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Small cell carcinoma is a type of cancer that almost always affects the lung. It may also be referred to as oat cell carcinoma and, in some cases, is a mixed cell carcinoma. This cancer is almost always caused by smoking, but exposure to large amounts of asbestos is also a risk factor. Small cell carcinoma usually effects men more than women, and while not a common type of lung cancer, is considered very deadly.
Unlike other types of cancer, small cell carcinoma is not staged on a numerical scale but rather as simply limited or extensive. The limited stage refers to cancer that is contained within the lungs or bronchial tubes only. Extensive stage indicates the cancer has spread to areas outside of the chest. Limited stage small cell carcinoma is rare because it is usually not diagnosed until it has become extensive.
The symptoms of small cell carcinoma are similar to other types of lung cancer and may include chronic coughing, wheezing, shortness of breath, sputum production, and possibly weight loss. Smokers are at the greatest risk for developing most types of lung cancer.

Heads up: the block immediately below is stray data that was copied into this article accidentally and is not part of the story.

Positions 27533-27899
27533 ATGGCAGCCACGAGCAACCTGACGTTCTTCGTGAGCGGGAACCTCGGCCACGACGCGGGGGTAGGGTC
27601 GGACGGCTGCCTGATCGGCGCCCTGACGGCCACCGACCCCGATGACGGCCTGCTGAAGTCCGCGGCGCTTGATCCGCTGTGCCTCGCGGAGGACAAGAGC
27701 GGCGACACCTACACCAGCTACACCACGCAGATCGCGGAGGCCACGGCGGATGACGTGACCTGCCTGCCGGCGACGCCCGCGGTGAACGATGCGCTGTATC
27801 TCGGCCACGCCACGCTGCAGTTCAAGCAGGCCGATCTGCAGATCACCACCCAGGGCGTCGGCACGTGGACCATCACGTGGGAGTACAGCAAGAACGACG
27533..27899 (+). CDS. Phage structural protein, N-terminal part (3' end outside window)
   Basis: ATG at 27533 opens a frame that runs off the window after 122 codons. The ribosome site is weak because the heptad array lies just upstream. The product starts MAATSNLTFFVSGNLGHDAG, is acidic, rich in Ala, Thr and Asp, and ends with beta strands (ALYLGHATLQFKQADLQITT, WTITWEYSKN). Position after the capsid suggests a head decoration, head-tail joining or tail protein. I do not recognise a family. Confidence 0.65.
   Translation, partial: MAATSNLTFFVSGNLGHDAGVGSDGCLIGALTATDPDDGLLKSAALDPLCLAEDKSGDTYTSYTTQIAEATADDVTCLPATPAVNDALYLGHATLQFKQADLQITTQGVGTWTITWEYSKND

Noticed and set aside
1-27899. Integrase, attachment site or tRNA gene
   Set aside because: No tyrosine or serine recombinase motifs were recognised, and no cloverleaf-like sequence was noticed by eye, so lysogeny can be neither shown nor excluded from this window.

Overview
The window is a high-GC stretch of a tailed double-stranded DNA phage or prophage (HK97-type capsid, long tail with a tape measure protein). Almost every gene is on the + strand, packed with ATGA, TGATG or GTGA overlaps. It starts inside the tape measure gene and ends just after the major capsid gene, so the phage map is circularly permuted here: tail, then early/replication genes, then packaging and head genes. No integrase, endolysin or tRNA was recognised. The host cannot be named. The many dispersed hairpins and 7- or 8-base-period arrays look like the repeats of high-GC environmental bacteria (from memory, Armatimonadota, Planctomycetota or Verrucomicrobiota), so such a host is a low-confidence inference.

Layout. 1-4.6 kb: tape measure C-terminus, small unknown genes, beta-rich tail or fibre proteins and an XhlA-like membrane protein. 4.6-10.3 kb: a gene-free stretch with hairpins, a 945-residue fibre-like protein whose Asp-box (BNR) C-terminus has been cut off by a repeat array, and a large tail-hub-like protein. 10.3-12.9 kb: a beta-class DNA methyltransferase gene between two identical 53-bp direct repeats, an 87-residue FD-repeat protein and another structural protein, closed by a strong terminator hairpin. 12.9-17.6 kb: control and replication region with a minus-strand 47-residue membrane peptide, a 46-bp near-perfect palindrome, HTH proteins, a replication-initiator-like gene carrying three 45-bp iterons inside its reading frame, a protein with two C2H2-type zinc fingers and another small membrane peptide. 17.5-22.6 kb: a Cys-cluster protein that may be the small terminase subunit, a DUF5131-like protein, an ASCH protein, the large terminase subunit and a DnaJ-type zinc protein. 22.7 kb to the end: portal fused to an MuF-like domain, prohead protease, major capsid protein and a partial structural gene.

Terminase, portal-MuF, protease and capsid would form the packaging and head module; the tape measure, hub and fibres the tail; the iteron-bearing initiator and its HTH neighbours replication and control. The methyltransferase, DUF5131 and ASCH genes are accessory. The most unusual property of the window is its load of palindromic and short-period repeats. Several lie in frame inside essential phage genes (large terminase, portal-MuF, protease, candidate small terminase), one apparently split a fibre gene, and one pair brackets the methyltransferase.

Diagnosis is typically done with imaging tests such as MRI or PET scan and biopsy. Treatment must involve chemotherapy and while small cell carcinoma responds well to the drugs, it is very aggressive and always returns. Though it only accounts for approximately 15% of lung cancers, the prognosis for this type is worse than for other types.
Even with treatment, small cell carcinoma usually metastasizes to other organs quickly. After the lungs, the liver, kidneys, and brain are usually effected. Surgery is almost never an option and the prognosis for almost all cases is short-term.
The best way to prevent this other types of lung cancers is to not smoke and to avoid second hand smoke. Anyone who has symptoms of lung cancer, especially people with a history of smoking or a family history of cancer, should consult a medical professional for testing and diagnosis.